The short-term cost of “anchor babies” was revealed a decade ago in the Journal of American Physicians and Surgeons. “‘Anchor babies’ born to illegal aliens instantly qualify as citizens for welfare benefits and have caused enormous rises in Medicaid costs and stipends under Supplemental Security Income and Disability Income,” wrote medical attorney Madeleine Pelner Cosman. She noted the increasingly costly situation in California:

In 2003 in Stockton, California, 70 percent of the 2,300 babies born in San Joaquin General Hospital’s maternity ward were anchor babies, and 45 percent of Stockton children under age six are Latino (up from 30 percent in 1993). In 1994, 74,987 anchor babies in California hospital maternity units cost $215 million and constituted 36 percent of all Medi-Cal [California’s Medicaid program] births. Now [2005] they account for substantially more than half.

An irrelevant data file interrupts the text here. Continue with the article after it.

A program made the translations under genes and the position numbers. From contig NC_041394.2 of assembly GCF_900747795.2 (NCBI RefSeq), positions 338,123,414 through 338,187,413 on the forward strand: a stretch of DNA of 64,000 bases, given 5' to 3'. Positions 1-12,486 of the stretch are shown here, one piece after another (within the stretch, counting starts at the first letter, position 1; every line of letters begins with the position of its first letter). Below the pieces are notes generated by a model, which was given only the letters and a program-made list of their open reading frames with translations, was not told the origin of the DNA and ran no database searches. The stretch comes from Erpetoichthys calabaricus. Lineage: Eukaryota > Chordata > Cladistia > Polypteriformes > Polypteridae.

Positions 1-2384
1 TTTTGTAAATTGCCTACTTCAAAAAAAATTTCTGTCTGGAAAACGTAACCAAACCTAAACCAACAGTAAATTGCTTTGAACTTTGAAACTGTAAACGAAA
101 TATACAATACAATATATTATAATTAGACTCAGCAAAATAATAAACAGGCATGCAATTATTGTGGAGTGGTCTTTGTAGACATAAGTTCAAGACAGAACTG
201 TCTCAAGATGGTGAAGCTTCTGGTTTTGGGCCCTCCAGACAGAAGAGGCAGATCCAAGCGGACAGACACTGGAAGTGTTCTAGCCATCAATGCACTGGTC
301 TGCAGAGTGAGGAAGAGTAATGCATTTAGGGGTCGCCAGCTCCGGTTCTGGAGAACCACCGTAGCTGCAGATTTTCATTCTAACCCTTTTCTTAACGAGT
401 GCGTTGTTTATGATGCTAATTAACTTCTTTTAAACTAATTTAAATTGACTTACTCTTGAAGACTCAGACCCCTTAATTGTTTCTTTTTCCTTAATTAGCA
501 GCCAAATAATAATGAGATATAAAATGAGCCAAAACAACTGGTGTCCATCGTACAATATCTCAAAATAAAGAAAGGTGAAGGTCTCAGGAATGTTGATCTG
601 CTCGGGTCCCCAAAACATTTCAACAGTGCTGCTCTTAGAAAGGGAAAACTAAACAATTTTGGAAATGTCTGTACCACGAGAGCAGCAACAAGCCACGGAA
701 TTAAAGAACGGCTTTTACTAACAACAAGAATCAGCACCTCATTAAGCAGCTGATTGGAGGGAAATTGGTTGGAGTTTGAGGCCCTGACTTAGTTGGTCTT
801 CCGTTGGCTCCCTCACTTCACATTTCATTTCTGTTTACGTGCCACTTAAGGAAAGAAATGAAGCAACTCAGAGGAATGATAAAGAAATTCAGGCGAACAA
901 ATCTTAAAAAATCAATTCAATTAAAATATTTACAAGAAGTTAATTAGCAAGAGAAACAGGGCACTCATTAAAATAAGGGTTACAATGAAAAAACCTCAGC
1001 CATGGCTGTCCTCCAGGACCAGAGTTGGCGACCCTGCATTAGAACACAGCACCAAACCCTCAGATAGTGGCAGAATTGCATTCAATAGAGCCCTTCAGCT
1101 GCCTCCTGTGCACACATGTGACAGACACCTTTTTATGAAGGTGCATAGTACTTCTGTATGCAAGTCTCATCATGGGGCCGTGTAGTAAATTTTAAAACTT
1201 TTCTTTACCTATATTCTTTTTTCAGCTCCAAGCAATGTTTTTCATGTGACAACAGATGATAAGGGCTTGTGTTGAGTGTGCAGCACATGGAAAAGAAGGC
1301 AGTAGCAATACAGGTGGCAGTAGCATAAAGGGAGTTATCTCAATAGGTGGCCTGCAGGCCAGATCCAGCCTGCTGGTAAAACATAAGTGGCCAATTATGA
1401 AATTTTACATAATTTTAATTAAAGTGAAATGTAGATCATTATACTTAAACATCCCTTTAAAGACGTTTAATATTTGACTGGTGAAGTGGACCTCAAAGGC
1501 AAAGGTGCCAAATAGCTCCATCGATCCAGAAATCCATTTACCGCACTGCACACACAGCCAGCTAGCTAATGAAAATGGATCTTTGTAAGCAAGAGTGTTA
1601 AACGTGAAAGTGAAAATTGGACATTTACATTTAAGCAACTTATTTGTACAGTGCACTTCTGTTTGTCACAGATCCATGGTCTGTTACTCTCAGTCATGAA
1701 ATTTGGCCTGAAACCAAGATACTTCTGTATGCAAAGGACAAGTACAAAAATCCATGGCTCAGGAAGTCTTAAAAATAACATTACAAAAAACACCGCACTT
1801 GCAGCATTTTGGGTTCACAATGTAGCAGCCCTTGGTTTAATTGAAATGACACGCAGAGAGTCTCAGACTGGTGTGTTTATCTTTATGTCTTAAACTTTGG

The long-term costs of birthright citizenship are even more dramatic.  Each anchor baby can sponsor family members once he or she reaches a certain age.  Of course, when they arrive, those family members will also suck up state and federal resources. 

Tuttle doesn't think it possible that current law regarding anchor babies can be changed.  Others disagree.  But this is one debate where, if Republicans can mount a coherent argument that speaks to the abuse of birthright citizenship, most Americans will be on their side.

NRO's Ian Tuttle totes up the cost of birthright citizenship to the American taxpayer and, to no one's surprise, discovers that the massive benefits paid out to families with anchor babies results in a boom in "birth tourism."